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Fallacies of Weak Induction
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Fallacies of Weak Induction

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Fallacies of Weak Induction Fallacies of Weak Induction Presentation Transcript

  • Fallacies of Weak Induction Wali Memon1 Wali Memon
  • Overview Fallacies of Weak Induction Appeal to Unqualified Authority Appeal to Ignorance Hasty Generalization False Cause Slippery Slope Weak Analogy2 Wali Memon
  • Introduction The key characteristic of these fallacies is that the connection between the premises and conclusion is not strong enough to support the conclusion.3 Wali Memon
  • Appeal to Unqualified Authority: Definition This fallacy occurs when the appeal is made to an authority or witness that is not trustworthy or is not qualified in that particular area.4 Wali Memon
  • Appeal to Unqualified Authority: Example We should all accept the claim that the moon is made of green cheese. After all, Dr. Ray says it is, and he’s a recognized authority in English. Comment: Ray is not qualified in the area of astronomy.5 Wali Memon
  • Appeal to Unqualified Authority: Key Question Does the arguer appeal to an authority who is actually not qualified in that area for support of his/her conclusion?6 Wali Memon
  • Appeal to Ignorance: Definition This fallacy occurs when the premises of an argument state that nothing has been proved one way or the other about something, and the conclusion then makes a definite assertion about that thing.7 Wali Memon
  • Appeal to Ignorance: Example Example: People have been trying for centuries to disprove the claims of astrology, and no one has ever succeeded. Therefore, we must conclude that the claims of astrology are true. Comment: The only justified conclusion is that we don’t know.8 Wali Memon
  • Appeal to Ignorance: Key Question Does the arguer claim something is true because no one has disproved it or that something is false because no one has proved it to be true?9 Wali Memon
  • Hasty Generalization: Definition This fallacy occurs in inductive generalizations where there is a reasonable likelihood that the sample is not representative of the group.10 Wali Memon
  • Hasty Generalization: Example Four white youths were convicted of fire bombing several historically Black churches in Alabama. The message is clear: Young white men are nothing but a pack of racist fanatics prone to violence. Comment: This draws a conclusion about a whole group on the basis of one incident.11 Wali Memon
  • Hasty Generalization: Key Question Does the speaker/author draw an inductive conclusion based on a sample that is too small or too unrepresentative?12 Wali Memon
  • False Cause: Definition This fallacy occurs whenever the link between premises and conclusion depends on some imagined causal connection that probably does not exist. Also known as Post Hoc fallacy. The name of this fallacy comes from the Latin phrase, Post Hoc, Ergo Propter Hoc, which translates as “after this, therefore caused by this.”13 Wali Memon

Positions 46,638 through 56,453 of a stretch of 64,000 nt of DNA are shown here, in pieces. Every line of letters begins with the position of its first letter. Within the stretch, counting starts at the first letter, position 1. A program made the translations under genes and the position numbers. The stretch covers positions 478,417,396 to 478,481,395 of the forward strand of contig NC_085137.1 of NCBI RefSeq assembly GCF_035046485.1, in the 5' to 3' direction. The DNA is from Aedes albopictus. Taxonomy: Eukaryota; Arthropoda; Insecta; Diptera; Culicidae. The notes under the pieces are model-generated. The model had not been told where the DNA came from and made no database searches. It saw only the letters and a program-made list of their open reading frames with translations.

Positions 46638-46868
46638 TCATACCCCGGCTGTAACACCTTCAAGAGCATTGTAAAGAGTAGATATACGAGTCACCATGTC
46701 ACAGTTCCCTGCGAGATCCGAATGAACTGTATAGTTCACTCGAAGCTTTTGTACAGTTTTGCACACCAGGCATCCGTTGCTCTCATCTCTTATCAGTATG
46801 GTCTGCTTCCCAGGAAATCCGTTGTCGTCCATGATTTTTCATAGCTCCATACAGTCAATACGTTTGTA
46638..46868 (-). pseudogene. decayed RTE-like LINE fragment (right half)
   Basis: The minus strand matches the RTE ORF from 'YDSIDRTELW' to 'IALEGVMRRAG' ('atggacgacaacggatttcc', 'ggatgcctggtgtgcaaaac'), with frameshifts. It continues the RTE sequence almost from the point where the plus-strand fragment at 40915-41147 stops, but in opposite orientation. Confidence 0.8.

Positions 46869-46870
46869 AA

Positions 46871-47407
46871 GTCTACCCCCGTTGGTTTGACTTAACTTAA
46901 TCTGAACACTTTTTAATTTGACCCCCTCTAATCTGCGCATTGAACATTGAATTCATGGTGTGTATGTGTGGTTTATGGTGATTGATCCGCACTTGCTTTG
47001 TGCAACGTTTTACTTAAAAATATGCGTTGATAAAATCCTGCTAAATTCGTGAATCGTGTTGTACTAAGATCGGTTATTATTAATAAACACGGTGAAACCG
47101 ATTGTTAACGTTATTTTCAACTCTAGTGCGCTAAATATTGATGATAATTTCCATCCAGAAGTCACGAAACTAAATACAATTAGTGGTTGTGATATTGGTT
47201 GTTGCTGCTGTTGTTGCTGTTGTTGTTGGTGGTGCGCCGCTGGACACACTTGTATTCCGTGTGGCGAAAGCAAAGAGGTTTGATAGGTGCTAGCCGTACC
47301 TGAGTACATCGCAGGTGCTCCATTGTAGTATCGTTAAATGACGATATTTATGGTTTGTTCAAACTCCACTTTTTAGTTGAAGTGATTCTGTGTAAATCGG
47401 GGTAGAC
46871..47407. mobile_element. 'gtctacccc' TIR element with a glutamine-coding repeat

• False Cause: Example During the past two months, every time that the cheerleaders have worn blue ribbons in their hair, the basketball team has been defeated. Therefore, to prevent future defeats, the cheerleaders should get rid of those blue ribbons. Comment: There’s no reason to believe wearing the ribbons caused the defeats.14 Wali Memon
  • False Cause: Key Question Does the conclusion maintain that one thing caused another when it probably did not?15 Wali Memon
  • Slippery Slope: Definition This fallacy occurs when the conclusion rests on an alleged chain reaction and there is not sufficient evidence to believe that the chain reaction will actually occur.16 Wali Memon
  • Slippery Slope: Example “Immediate steps should be taken to outlaw pornography once and for all. The continued manufacture and sale of pornographic material will almost certainly lead to an increase in sex-related crimes such as rape and incest. This in turn will gradually erode the moral fabric of society and result in an increase in crimes of all sorts. Eventually a complete disintegration of law and order will occur, leading to the the total collapse of civilization.” Comment: It’s not proved that legal pornography leads to these consequences.17 Wali Memon
  • Slippery Slope: Key Question Does the speaker/author claim that a single step will eventually lead to disastrous consequences when there is little evidence that this will actually occur?18 Wali Memon
  • Weak Analogy: Definition This fallacy occurs in some arguments from analogy in cases where the arguer ignores important differences between the types of cases used in the analogy.19 Wali Memon
  • Weak Analogy: Example “Political dissent is like a cancer in the body politic. And we all know what the best treatment for cancer is: radical surgery. So when we see dissidents, we should cut them out of society as fast as possible before they spread!” Comment: This ignores important differences between cancer and political dissent, especially: people have rights, cancer cells don’t.20 Wali Memon
  • Weak Analogy: Key Question Does the arguer introduce an analogy but ignore important differences between the two classes of things being compared?21 Wali Memon
  • Fallacies of Weak Induction Review: Appeal to Unqualified Authority Appeal to Ignorance Hasty Generalization False Cause Slippery Slope Weak Analogy22 Wali Memon